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April 1, 2013

SEC Eyes Order Type Development

By Tom Steinert-Threlkeld

The Securities and Exchange Commission has begun inspecting how the nation's stock exchanges develop, refine and approve new types of buy and sell orders, in the face of a great proliferation in order types.

The inspections are being carried out by the SEC's Office of Compliance Inspections and Examinations, which disclosed what it called "assessments" of how exchanges manage the process of creating new order types, when it published its National Examination Priorities for 2013 in February.

John Polise, OCIE

The SEC sent documents to all of the country's exchanges seeking details on how they develop ideas for new order types. The information is now in the hands of OCIE, which will develop a series of questions to seek additional information from each exchange . The follow-up inquiries will include on-site visits.

"There has been a proliferation of order types in recent years," John Polise, OCIE's head of market oversight, told Traders Magazine. "It's important for us to understand how requests for order types are enacted, vetted and approved at each exchange before they get to the Commission."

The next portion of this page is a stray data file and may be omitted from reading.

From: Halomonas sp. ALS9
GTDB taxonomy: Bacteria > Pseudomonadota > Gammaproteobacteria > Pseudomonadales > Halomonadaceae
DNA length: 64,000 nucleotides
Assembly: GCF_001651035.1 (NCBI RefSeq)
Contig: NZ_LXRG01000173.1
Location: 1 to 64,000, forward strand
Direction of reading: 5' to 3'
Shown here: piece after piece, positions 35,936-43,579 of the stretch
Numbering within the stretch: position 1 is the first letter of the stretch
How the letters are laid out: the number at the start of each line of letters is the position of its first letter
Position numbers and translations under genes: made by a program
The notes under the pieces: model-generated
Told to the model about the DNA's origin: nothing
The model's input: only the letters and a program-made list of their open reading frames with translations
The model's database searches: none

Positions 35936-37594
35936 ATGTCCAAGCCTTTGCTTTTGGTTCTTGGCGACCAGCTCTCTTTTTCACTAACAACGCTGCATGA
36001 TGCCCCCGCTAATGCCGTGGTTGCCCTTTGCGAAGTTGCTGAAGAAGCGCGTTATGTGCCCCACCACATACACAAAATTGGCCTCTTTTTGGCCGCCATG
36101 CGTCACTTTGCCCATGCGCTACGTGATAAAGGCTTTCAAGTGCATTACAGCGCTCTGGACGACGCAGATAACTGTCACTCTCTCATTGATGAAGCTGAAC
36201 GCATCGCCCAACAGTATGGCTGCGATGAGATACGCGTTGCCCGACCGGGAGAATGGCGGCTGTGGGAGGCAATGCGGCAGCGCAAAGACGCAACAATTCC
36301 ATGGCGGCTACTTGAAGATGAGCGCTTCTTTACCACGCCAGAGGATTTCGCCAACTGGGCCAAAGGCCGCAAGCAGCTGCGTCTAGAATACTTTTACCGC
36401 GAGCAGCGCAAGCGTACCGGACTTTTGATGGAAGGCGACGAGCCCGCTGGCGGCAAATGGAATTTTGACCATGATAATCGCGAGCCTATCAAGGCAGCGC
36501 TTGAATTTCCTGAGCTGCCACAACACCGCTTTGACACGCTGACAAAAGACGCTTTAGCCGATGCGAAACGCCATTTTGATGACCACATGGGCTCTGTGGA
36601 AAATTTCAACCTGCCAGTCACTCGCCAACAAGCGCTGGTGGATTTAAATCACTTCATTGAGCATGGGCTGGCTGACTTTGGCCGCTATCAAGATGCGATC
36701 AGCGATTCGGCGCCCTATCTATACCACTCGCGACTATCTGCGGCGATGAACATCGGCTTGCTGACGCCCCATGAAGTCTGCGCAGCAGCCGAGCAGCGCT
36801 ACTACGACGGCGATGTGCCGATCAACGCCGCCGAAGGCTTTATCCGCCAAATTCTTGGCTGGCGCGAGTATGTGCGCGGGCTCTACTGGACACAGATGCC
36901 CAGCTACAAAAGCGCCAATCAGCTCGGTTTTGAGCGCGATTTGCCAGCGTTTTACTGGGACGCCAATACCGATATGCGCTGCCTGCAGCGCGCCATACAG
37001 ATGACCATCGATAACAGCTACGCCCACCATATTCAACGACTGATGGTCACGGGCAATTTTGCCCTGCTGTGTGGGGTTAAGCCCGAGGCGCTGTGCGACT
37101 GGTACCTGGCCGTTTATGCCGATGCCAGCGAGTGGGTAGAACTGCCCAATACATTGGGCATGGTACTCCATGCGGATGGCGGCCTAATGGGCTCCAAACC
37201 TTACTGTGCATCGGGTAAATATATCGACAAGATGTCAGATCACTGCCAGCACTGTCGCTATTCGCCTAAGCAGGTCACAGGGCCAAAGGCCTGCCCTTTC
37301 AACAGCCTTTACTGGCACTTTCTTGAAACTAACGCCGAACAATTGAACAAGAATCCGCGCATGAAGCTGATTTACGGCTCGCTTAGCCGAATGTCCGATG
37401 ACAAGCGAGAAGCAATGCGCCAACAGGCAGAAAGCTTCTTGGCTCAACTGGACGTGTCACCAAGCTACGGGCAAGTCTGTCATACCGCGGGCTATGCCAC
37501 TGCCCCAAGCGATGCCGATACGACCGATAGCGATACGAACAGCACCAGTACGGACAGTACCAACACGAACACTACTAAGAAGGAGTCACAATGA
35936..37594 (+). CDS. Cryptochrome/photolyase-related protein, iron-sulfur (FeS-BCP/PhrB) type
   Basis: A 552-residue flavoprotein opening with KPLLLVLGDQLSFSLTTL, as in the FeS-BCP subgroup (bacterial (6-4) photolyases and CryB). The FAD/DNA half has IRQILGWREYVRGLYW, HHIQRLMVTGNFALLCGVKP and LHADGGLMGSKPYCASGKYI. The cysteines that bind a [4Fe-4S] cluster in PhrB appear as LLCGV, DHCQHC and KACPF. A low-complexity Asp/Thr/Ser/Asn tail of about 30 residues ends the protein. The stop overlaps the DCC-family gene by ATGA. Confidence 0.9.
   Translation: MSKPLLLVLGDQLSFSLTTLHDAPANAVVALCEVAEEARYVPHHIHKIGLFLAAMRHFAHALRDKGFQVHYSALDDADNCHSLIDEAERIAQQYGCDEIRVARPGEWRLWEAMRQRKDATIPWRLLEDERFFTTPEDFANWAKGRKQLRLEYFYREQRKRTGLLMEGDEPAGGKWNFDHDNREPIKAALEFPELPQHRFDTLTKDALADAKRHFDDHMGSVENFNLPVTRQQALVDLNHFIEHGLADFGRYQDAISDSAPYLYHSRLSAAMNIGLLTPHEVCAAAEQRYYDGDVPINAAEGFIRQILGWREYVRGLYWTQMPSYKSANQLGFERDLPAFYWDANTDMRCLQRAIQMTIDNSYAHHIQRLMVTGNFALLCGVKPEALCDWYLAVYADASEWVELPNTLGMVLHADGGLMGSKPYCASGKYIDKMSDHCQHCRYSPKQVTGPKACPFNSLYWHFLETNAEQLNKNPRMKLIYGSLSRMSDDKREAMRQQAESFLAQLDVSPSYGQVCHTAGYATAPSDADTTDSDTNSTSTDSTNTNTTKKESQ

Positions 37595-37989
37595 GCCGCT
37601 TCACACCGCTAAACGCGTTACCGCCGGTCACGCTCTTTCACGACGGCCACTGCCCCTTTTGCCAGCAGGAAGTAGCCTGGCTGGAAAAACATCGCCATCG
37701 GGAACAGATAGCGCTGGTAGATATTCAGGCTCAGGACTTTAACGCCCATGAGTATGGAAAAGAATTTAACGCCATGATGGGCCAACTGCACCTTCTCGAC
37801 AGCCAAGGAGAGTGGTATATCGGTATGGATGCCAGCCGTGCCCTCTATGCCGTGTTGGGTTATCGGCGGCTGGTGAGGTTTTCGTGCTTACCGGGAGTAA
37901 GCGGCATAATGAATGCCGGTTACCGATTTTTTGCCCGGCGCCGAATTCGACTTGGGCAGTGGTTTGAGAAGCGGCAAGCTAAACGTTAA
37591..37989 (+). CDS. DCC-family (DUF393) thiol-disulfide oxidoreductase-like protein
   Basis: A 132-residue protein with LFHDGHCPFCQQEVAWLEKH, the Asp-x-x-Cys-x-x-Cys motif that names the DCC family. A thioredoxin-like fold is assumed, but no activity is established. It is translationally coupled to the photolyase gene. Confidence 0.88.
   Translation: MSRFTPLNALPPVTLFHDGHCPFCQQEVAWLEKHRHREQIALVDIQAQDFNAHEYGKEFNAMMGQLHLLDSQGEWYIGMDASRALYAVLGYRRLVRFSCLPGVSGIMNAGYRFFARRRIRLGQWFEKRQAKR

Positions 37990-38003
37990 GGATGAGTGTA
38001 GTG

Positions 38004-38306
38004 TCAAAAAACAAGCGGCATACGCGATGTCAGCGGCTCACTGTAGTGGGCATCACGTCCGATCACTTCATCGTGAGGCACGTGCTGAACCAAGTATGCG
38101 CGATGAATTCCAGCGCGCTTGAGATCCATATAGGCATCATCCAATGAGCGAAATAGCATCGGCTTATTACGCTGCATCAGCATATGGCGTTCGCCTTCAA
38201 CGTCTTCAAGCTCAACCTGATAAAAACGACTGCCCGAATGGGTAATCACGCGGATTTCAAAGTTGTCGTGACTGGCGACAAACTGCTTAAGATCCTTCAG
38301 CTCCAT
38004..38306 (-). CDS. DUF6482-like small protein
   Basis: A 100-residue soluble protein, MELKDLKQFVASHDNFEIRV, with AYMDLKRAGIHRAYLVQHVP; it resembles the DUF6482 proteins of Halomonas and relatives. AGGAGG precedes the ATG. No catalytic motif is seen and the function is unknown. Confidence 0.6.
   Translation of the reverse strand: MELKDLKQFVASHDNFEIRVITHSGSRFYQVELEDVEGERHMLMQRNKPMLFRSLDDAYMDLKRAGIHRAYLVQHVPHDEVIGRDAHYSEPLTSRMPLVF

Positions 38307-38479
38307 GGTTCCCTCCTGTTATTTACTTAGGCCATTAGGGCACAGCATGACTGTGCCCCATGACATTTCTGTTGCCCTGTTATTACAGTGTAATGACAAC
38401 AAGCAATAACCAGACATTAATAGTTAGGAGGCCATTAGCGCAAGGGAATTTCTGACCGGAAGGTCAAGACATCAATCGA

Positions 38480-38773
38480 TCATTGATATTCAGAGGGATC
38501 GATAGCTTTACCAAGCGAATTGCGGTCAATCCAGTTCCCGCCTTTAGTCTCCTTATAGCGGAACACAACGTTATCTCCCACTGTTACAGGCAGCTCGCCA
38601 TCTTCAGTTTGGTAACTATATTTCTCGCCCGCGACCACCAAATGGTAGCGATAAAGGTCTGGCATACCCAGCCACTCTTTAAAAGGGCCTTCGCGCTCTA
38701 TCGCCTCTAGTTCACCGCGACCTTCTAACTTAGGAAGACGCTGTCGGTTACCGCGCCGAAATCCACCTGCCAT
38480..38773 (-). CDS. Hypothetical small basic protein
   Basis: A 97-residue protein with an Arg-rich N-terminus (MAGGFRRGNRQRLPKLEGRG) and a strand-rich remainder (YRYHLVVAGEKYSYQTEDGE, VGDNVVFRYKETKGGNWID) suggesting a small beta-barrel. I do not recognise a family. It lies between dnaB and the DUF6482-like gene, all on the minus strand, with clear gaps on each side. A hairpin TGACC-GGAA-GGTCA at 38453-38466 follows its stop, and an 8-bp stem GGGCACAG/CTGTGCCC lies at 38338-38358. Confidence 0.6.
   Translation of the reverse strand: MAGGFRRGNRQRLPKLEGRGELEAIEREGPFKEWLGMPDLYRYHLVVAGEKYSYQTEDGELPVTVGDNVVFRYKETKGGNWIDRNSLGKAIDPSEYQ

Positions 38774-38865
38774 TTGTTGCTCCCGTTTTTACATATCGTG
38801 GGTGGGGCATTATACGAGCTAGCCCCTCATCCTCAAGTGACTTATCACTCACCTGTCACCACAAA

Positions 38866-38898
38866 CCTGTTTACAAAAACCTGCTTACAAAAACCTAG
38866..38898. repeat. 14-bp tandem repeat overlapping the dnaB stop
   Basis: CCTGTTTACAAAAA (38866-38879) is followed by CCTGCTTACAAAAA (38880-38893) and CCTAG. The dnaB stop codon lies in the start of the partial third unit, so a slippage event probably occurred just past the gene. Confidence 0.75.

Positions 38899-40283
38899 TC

The inspections will look at the "entire life cycle of an order type" and "across exchanges" to help identify best practices in governance and ultimately to help analyze how members of each exchange use the order development process.

The examiners will be looking at how order creation and approval at each exchange is similar and how it differs. The regulator hopes to establish best practices for the industry to adopt for managing order types individually and jointly.

OCIE's findings will be shared with the commission, as well as its operating divisions. These include the SEC's Division of Trading and Markets, which approves or rejects requests for new order types.

The inspections come as the number of order types and the almost limitless permutations in the way they can be used to buy or sell shares have added what buyside and sellside traders have complained is undue complexity to trading.

Among the most concerning are hidden orders, which do not, in some cases, get activated until the price of a given stock slides or some other action takes place. At the Security Traders Association's annual conference last fall, BATS Global Markets said it conducted a study of how many "unique order type combinations" can be used to set buy or sell instructions on its two national exchanges in the United States. Its tally: 2,000.

 

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